I don’t believe this [photo] fueled any rioters or looters. I think this image shows something breath taking, life and death, a moment in time. When I look at the image now I hear the silence I experienced…if that is even possible for anyone else to understand. I have not yet met Monika, the lady who jumped.

I read some very positive comments on your blog, so thank you to all those people and the positive feedback

Love and peace to this wonderful, fragile world we live in. Amy x

Photo by Amy Weston/Wenn.com

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36 Responses to London Riot Photographer Amy Weston Tells All About Getting The Shot

  1. Eliano September 19, 2011 at 11:21 am #

    I’m totally agree with Amy Weston, well said and good shot!

  2. Tyson Colins September 19, 2011 at 11:26 am #

    Thanks for sharing this account of photography under extreme circumstances.

  3. Mike Russell September 19, 2011 at 11:51 am #

    Very interesting insight. Thanks for sharing!

  4. Rory September 19, 2011 at 11:52 am #

    I think many people forget too easily that a photographer is a person too. They have their own fears and what you may think on the other side of the world / newspaper / computer screen would have been safe/better, isn’t always the case or how the photographer felt at that time.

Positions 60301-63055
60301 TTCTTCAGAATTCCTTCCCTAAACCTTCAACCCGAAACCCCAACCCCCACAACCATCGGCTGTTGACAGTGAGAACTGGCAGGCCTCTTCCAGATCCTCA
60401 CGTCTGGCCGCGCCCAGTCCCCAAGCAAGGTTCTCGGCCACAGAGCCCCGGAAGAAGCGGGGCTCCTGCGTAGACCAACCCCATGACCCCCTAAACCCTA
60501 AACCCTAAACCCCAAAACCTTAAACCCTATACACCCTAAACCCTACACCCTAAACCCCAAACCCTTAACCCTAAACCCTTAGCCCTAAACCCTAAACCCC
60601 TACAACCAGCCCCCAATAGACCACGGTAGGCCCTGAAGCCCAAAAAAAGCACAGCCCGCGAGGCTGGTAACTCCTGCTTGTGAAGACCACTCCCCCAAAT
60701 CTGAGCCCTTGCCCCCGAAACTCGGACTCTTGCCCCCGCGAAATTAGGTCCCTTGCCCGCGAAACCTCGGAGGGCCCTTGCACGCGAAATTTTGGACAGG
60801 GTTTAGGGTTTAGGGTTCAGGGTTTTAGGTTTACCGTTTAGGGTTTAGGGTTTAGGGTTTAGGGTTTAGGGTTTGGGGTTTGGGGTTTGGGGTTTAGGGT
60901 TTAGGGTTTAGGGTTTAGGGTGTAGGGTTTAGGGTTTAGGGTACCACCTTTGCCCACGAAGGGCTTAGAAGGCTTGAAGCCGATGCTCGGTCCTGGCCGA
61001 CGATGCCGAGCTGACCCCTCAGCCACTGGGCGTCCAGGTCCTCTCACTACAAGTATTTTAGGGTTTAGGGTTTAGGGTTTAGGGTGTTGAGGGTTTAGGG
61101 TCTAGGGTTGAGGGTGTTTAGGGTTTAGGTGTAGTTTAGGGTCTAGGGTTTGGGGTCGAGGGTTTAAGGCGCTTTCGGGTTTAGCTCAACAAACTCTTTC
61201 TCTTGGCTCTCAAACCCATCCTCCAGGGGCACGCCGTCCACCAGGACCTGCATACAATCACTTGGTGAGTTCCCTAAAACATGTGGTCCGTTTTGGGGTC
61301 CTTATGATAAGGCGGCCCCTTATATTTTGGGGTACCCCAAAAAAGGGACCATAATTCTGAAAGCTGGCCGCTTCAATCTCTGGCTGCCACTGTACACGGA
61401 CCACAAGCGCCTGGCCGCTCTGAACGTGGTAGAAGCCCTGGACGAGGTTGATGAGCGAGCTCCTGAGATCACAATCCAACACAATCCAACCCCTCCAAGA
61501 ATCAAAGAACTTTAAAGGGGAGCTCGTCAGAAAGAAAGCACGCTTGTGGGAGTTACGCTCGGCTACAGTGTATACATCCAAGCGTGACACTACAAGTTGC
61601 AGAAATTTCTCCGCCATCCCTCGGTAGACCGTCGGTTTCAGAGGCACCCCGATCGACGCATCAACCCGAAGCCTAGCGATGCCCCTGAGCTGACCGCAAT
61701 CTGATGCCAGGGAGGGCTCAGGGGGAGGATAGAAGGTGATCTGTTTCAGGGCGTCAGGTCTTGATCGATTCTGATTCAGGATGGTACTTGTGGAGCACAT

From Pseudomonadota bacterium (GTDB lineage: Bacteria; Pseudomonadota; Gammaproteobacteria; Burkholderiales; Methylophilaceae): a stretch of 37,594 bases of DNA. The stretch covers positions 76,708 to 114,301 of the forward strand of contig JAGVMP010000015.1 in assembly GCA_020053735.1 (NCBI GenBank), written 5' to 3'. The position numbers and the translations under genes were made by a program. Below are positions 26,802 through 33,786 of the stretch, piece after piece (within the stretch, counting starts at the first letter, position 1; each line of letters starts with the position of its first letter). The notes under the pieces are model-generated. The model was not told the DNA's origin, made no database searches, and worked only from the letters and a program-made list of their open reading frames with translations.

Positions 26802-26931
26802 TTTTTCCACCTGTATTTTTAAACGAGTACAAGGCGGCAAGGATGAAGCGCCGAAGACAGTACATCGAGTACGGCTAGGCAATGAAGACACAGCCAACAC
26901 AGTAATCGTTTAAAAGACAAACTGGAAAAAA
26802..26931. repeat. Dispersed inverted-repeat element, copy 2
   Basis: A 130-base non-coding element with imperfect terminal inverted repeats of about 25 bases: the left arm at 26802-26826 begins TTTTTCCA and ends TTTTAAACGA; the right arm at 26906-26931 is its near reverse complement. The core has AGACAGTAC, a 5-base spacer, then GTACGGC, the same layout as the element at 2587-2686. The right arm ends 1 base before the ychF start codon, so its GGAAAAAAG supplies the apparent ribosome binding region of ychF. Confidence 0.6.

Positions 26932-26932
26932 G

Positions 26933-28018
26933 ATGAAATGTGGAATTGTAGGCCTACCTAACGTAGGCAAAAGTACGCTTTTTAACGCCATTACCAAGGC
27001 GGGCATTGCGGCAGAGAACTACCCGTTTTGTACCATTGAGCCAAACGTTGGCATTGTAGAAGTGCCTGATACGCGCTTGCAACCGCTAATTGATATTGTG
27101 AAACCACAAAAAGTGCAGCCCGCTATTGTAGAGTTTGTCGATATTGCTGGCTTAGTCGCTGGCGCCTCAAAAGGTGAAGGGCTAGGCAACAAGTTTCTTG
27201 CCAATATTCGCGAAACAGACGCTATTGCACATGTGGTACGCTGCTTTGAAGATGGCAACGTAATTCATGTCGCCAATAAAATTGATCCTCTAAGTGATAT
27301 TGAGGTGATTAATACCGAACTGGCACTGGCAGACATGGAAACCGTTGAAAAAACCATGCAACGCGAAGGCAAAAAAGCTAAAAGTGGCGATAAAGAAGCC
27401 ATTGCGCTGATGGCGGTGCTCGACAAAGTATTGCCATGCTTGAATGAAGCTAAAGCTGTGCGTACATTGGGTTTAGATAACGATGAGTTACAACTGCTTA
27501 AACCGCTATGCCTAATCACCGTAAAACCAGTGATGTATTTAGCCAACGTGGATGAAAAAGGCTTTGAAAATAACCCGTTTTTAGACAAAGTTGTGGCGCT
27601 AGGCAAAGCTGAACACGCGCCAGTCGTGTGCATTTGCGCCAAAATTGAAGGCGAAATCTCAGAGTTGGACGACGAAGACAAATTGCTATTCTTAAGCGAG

Anyone around the age of 30 (or older) should remember the photographs that came out of South Africa and the Sudan in the early 90′s. A lot of critism was thrown around then about the action, or inaction of the photographers.

    Watch the movie (or read the book) The Bang Bang Club to see how being behind the lens can affect the person holding the lens.

    Amy, thank you for sending Chase (and permitting him to publish here) your letter.

  5. Happy Tinfoil Cat September 19, 2011 at 12:00 pm #

    I’m always dismayed at people who bash photojournalists for not ‘helping’ instead of shooting. It also is disturbing how many people think photojournalists are invading the ‘privacy’ of people who are in the middle of very public incidents. So often, these kind of people become violent. They simply do not understand the compassion of photojournalists and confuse it with mocking. Disasters don’t scare me nearly as much as overreacting, enraged people who want to control what other people do.

  6. glenn g. September 19, 2011 at 12:42 pm #

    I am guessing that most readers of this blog have seen the BMW short films from a few years ago called “The Hire” and starring Clive Owen. One was called “Powder Keg” and was directed by Alejandro Inarritu. Just in case, here’s the link to it on youtube: http://youtu.be/22n7TX90vXM

    I think Inarritu pegged his portrayal of the conflict debated here.

  7. Adam September 19, 2011 at 1:11 pm #

    Great shot and it really captured the nation at the time, will be an icon of the riots for years to come.

  8. Cameron Brown September 19, 2011 at 2:38 pm #

    I photographed some rioters during the Vancouver Stanley cup riots… but all I got was a concussion, a broken lens, and 3 stitches.

    http://www.cameronbrown.ca/blog/2011/06/shame-vancouvers-2011-stanley-cup-riots/

    Sometimes it’s important to keep your distance